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Welcome to Day 2 of the Battle of the Sexies! Today's guest is a wonderful young woman whose book was just released not even one month ago! Please give a warm welcome to Anastasia Hopcus, author of Shadow Hills!
"Anastasia Hopcus wrote her first book in the 2nd grade.It was entitled Frederick the Friendly French Ferret and was seven pages long. During high school she wrote numerous short stories and started (but never finished) three screenplays, all as an alternative to doing actual school work. At the very wise age of twelve her career ambition was to drive a Mack truck, but when that didn’t pan out, she tried acting, bartending, and being a receptionist in a dojo before finally returning to writing. Anastasia loves horror movies, Joss Whedon, obsessing over music, and British accents. She lives in Austin, Texas and her debut young adult novel is out Summer 2010 from Egmont."
Connect with Anastasia:
Are heroines required to be kick ass or independent in order to be considered a strong lead?
I love this question because it leaves room for interpretation. In my book Shadow Hills, my main character, Phe, is kick ass but not in the general warrior sense.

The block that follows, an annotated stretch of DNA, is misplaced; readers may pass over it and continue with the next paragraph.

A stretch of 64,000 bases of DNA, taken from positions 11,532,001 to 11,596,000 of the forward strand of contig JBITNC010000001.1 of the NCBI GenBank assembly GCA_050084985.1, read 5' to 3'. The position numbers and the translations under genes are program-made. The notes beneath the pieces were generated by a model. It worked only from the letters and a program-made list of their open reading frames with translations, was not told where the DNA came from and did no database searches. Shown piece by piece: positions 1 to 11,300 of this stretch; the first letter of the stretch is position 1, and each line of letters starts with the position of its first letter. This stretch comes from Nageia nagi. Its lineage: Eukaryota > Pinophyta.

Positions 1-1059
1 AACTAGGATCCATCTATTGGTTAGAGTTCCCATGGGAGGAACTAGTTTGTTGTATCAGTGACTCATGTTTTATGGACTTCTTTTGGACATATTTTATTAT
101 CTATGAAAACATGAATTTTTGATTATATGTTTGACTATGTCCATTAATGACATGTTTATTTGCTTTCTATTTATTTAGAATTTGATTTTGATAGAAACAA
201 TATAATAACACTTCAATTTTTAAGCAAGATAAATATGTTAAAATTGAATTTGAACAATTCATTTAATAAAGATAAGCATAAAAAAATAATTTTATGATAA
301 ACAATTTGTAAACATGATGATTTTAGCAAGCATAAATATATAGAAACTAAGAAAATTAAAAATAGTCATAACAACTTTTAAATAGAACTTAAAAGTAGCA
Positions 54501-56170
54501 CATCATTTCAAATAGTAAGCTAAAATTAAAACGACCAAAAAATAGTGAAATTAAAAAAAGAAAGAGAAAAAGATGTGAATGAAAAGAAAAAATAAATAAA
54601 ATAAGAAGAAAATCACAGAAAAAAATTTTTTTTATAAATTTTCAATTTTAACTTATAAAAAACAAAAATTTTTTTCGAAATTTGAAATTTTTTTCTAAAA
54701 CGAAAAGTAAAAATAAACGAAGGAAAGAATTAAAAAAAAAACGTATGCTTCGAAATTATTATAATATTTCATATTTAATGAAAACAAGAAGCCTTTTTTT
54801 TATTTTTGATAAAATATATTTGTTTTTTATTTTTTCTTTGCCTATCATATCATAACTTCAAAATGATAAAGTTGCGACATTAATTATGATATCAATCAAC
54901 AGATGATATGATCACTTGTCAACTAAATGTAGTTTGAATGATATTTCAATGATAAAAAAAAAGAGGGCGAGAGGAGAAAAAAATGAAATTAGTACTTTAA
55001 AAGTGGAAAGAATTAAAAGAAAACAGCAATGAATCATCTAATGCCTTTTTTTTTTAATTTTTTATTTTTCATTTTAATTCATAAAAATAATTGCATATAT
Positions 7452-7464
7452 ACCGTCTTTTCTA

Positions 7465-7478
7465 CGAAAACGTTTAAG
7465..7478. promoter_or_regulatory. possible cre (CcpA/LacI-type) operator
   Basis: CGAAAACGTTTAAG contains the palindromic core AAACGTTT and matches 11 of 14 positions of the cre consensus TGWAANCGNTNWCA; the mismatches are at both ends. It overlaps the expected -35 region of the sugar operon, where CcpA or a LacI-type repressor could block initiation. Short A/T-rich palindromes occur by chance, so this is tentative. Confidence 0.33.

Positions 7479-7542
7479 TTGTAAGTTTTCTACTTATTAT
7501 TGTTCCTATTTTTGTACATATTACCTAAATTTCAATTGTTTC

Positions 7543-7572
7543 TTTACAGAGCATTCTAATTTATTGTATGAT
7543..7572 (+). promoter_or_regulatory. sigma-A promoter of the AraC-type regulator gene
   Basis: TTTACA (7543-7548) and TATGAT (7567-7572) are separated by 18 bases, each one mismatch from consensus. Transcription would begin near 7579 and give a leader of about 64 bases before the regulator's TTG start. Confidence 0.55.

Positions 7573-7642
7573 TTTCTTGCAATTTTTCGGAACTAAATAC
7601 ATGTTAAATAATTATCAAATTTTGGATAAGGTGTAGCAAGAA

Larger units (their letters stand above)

I think there are different ways that a heroine can possess independence and kick-ass-osity. Some characters, like Buffy, have super strength and strength of character. Not only could she go out and beat up the bad guy, but she had mental toughness, too. She'd pick herself up after any adversity and get back in the fight. While I love this kind of heroine--- because who wouldn't want to have that sort of power over their life?---I find it fascinating when you have a heroine that possesses emotional strength and thinks and acts independently, but is like a normal person in that she has no spectacular physical abilities. For instance, Phe doesn't have extraordinary skills to rely on, which makes it harder for her to save the day, and the fact that she still goes out and does it is even more remarkable.I wanted Phe to be someone that the reader could identify with. I felt it was important that she could be a strong and independent person and yet realize that she couldn't do everything by herself and needed other people. When her sister died, Phe couldn't count on her parents because they were too grief-stricken to help her in any way. Phe came to feel that she could rely only on herself. But over the course of Shadow Hills, she comes to see that she can be strong and her own person and still let other people help her. I think attempting to take on everything yourself is a common human tendency and maybe even more so with women, but eventually you have to find somebody you can trust and let them help you because unless you are Superman, you can't handle everything on your own.